Remarkably, it’s been more than four years since I last caught up with Panic Room – at the Limelight in Crewe promoting their then newly released debut Visionary Position – at Christmas 2008, to be precise.
Plenty of water has passed under the Panic Room bridge since then, two first-rate albums – Satellite (2010) and Skin (2012), keyboard maestro Jon Edwards and Anne-Marie’s sublime acoustic chill out sojourn in the form of Luna Rossa last year, and now out touring their latest album release Incarnate.
As a body of work in the field of female fronted, mildly proggy, melodic rock incorporating elements of folk, electronic, pop, jazz and world music it’s unparalleled over recent years.
But it’s a sad fact that the genre attracts an inappropriately niche audience. I guess that’s simply fact of life in 2014, and perhaps the night of the opening fixture in the 2014 World Cup was not the best to play the soccer mad city of Liverpool. The Zanzibar, while welcoming, was inexcusably thinly populated.
While the core of Helder, Edwards and drummer Gavin Griffiths have been ever present since the band’s formation from the ashes of Karnataka, and with bassist Yatim Halimi now well established having joined the band for the recording of Skin, the most seismic line-up change in the band’s history has been the departure of guitarist and founder member Paul Davies prior to the recording of Incarnate.
Up to that time Panic Room, played with ‘three upfront’ – Anne-Marie ‘down the middle’ with Edwards and Davies on either wing. It was a hugely effective strike force, but with the loss of Davies Anne-Marie has been pushed up front into the ‘lone striker’ role, Edwards has dropped deep into the Stevie G holding midfield role, and rookie guitarist Adam ‘Adzo’ O’Sullivan brought off the bench to play ‘in the hole’.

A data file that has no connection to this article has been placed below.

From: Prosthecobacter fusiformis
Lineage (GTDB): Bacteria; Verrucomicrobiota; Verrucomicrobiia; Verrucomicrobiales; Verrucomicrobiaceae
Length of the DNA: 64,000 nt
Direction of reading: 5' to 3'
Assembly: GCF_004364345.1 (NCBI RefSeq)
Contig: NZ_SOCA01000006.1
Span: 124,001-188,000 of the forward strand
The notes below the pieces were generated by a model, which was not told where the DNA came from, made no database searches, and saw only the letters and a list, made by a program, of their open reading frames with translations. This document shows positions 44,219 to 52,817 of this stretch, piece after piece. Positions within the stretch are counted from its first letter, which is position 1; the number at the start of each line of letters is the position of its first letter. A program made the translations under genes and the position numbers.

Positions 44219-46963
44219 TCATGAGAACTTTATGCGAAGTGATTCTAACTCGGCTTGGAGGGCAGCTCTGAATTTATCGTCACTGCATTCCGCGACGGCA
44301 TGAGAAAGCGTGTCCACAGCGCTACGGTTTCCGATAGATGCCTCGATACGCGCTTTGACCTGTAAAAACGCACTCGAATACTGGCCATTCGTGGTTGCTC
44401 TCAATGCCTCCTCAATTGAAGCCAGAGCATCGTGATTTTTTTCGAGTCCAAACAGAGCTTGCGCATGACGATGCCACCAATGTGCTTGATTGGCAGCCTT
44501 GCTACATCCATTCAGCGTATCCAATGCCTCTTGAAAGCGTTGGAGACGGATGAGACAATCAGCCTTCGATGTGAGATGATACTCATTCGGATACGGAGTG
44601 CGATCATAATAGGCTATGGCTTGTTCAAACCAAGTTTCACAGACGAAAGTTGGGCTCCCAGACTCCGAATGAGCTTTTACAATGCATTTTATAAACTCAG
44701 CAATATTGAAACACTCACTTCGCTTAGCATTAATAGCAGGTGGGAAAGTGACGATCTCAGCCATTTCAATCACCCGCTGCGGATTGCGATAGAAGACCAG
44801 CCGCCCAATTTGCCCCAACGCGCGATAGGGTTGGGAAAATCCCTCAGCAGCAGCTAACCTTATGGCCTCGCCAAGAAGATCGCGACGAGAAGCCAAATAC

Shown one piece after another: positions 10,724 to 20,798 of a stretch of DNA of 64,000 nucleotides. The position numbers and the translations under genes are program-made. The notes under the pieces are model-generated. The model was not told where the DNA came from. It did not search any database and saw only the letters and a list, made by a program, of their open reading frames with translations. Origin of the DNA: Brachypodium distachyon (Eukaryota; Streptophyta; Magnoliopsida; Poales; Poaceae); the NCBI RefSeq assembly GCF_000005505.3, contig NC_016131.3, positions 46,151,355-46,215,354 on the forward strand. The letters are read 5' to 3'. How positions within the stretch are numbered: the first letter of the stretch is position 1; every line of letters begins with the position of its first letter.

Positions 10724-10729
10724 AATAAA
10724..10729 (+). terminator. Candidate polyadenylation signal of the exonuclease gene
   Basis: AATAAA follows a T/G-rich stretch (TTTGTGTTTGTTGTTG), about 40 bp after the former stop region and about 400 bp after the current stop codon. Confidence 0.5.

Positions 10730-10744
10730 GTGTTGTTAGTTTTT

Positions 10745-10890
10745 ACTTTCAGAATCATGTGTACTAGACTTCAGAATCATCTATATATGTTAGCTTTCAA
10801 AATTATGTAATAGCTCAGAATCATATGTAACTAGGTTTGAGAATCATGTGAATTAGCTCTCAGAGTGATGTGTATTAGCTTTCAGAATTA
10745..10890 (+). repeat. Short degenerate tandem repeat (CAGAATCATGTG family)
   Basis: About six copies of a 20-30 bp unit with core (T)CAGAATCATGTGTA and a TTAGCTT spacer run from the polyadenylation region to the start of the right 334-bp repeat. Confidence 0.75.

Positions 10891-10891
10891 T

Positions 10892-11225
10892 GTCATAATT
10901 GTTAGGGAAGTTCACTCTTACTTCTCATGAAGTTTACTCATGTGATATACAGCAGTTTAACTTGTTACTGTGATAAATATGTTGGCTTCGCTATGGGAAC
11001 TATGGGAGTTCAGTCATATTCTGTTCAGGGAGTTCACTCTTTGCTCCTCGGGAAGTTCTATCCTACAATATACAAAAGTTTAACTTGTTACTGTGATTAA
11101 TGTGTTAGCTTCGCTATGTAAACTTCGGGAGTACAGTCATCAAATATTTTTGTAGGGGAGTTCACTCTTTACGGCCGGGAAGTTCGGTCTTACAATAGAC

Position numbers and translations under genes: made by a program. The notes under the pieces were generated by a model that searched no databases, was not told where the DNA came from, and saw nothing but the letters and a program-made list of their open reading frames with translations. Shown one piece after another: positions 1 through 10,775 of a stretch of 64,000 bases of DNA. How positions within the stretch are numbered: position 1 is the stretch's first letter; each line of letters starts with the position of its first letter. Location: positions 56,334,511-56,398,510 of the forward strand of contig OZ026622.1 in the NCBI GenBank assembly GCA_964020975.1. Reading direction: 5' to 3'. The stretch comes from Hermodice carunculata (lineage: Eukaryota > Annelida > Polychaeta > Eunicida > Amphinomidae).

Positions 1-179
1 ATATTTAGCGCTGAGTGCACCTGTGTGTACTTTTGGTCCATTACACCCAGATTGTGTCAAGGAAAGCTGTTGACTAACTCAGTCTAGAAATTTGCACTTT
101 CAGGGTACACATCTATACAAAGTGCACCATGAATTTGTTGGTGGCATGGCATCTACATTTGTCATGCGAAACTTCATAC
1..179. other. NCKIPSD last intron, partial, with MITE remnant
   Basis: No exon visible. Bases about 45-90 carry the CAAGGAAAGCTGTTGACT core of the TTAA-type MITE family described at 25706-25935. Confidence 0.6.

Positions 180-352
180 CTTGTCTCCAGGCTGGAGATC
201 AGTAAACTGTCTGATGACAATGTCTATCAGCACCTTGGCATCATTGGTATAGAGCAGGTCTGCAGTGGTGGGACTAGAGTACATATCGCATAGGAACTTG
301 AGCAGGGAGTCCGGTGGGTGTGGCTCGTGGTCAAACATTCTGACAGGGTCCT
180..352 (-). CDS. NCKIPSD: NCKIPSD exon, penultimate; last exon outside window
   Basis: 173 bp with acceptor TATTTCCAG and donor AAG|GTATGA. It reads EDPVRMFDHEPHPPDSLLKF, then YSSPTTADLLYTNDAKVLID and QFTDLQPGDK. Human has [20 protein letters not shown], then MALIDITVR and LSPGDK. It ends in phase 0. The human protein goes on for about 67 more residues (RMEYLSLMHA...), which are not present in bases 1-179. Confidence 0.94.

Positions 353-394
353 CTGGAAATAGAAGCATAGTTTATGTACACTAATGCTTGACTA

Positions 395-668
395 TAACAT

And while Anne-Marie unquestionably has the charisma and talent to lead the line (was it a Freudian slip when she introduced ‘my’ band?) Davies loss continues to cast a long shadow.
To my eyes and ears, the new line up has not yet fully gelled. Playing a very generous two and half hours and spanning their complete catalogue, Edwards bossed the midfield and never missed a pass, but his forays to join the attack were sadly infrequent, Griffiths and Halimi were rock solid in defence, but in a fairly ‘full on’ rock set, O’Sullivan didn’t look entirely comfortable, linking up to best effect with a few deft jazzy twists and turns. It was Anne-Marie, playing with the assurance of Christiano Ronaldo, whose performance captured the spotlight.
In terms of match highlights, it was a dominant display – after the atmospheric opener ‘Into Temptation’, they immediately found the back of the net with the magnificent ‘Velocity’ (the opening track off Incarnate), ‘Freedom To Breathe’ from Satellite doubled the lead, and ‘Knives’ (off the same album and with an almost Curved Air groove) put them in an unassailable position. ‘All That We Are’ saw some marvellous ‘tic a tac’ interplay between Edwards and O’Sullivan, and Incarnate sealed the victory in time added on.
It was a comfortable win for the away side although it must have been disappointing to be faced with such a small crowd. But, undeterred, Panic Room put on an excellent display. It could be they need a close season big money signing if they’re to challenge for silverware next term, and bearing in mind Anne-Marie’s saucy quip about her ‘unruly bush’ (don’t ask) perhaps what is needed is a Brazilian?
Setlist: Into Temptation, Velocity, 5th Amendment, Chameleon, Freedom To Breathe, Start The Sound, I Wonder, Knives, Skin, Nothing New, Cat, Waterfall, All That We Are, Promises, Dust. Encores: Screens / Song For Tomorrow, Close The Door, Incarnate.
Review by Pete Whalley
Photos by David Randall
Album review (Incarnate)
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